Known to the locals as “Straddie,” North Stradbroke Island near Brisbane separates southern Moreton Bay from the Pacific Ocean. With miles of spectacular ocean beaches and an abundance of local marine life such as whales, sharks, turtles, and dolphins, it’s a popular summer holiday destination.
Southeast Asia’s morning markets are much more interesting than the night markets. Luang Prabang’s morning market is no exception.
Quebec City is a kind of Paris-in-miniature, set on a beautiful spot on the Saint Lawrence River and full of old-world charm. At Christmas it really shines.
Hanoi has a lot of lakes. They provide a respite from the crushing traffic and incessant bustle in other parts of the city.
Tanzania’s Tarangire National Park is famous for its elephants and baobab trees, but you’ll also find an incredible range of other animals here, including some of the big cats.
Sydney Harbour is a beautiful setting for Australia’s largest city, and at night it really sparkles.
The interior of Old Montreal’s Notre Dame Basilica has to rank it as one of the most stunning churches or cathedrals in North America.
If God and the government had their way, Antigua wouldn’t exist. But it’s a good thing it does. With charming Spanish colonial architecture, cobblestone streets, and a vibrant cultural life, it’s a wonderful place to visit.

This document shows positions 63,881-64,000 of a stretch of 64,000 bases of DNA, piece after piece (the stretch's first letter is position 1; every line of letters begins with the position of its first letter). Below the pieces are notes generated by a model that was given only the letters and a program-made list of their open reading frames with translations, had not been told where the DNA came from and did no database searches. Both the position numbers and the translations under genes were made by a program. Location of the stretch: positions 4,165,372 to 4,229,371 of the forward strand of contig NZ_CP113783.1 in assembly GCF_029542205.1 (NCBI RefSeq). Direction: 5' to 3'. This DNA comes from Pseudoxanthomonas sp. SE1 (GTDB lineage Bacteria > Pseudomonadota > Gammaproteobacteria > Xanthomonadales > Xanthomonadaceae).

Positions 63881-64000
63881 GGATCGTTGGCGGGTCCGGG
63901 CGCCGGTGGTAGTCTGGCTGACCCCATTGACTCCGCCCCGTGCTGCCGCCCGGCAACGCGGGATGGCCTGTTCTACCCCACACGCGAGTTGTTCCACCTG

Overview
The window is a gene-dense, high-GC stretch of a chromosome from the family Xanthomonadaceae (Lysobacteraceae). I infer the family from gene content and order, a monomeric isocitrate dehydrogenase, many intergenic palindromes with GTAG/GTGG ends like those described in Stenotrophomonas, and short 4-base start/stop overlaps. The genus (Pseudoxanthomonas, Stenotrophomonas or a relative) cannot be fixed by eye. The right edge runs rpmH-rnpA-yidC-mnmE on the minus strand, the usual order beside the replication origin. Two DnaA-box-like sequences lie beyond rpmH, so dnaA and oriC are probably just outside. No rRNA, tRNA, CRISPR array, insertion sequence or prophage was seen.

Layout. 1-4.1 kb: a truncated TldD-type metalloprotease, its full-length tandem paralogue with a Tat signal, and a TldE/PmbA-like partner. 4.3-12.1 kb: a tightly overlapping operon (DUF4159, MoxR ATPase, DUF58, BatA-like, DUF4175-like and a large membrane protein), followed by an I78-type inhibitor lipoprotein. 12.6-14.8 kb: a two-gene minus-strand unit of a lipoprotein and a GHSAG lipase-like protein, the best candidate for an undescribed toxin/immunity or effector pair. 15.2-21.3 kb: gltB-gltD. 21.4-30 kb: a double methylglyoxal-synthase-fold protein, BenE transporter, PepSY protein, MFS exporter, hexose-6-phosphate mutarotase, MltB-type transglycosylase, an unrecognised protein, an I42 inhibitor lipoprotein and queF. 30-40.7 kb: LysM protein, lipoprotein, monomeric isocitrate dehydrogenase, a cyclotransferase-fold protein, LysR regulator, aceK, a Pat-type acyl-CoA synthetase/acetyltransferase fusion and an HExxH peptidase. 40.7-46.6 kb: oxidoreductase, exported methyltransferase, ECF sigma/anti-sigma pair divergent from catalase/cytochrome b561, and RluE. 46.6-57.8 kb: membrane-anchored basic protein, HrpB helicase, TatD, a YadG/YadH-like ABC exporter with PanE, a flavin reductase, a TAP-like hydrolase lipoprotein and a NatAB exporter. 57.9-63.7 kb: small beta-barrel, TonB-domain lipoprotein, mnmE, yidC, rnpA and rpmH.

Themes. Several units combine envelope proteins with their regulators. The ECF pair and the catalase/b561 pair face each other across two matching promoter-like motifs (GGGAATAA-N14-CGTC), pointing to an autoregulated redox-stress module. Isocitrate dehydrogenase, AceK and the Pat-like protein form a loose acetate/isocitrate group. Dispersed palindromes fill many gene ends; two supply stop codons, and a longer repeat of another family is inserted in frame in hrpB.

Guatemalans sure love their fireworks. And Chichicastenango, in the Guatemalan highlands, is not a place that considers fireworks only night-time entertainment.
Guatemala City isn’t a popular tourist destination, in large part because of the scourge of violent crime, but there are some things worth seeing in this otherwise crowded and poverty-stricken city.
The rugged, mountainous terrain of northern Laos is beautiful. While well off the beaten track and not really on the road to anywhere else, Luang Namtha and Oudomxai provinces are well worth seeing.
The Vietnam Military History Museum in central Hanoi celebrates the Vietnamese victories of the 20th century, first over the French and then the United States. And, of course, it presents a version sanctioned by the Vietnamese Communist Government.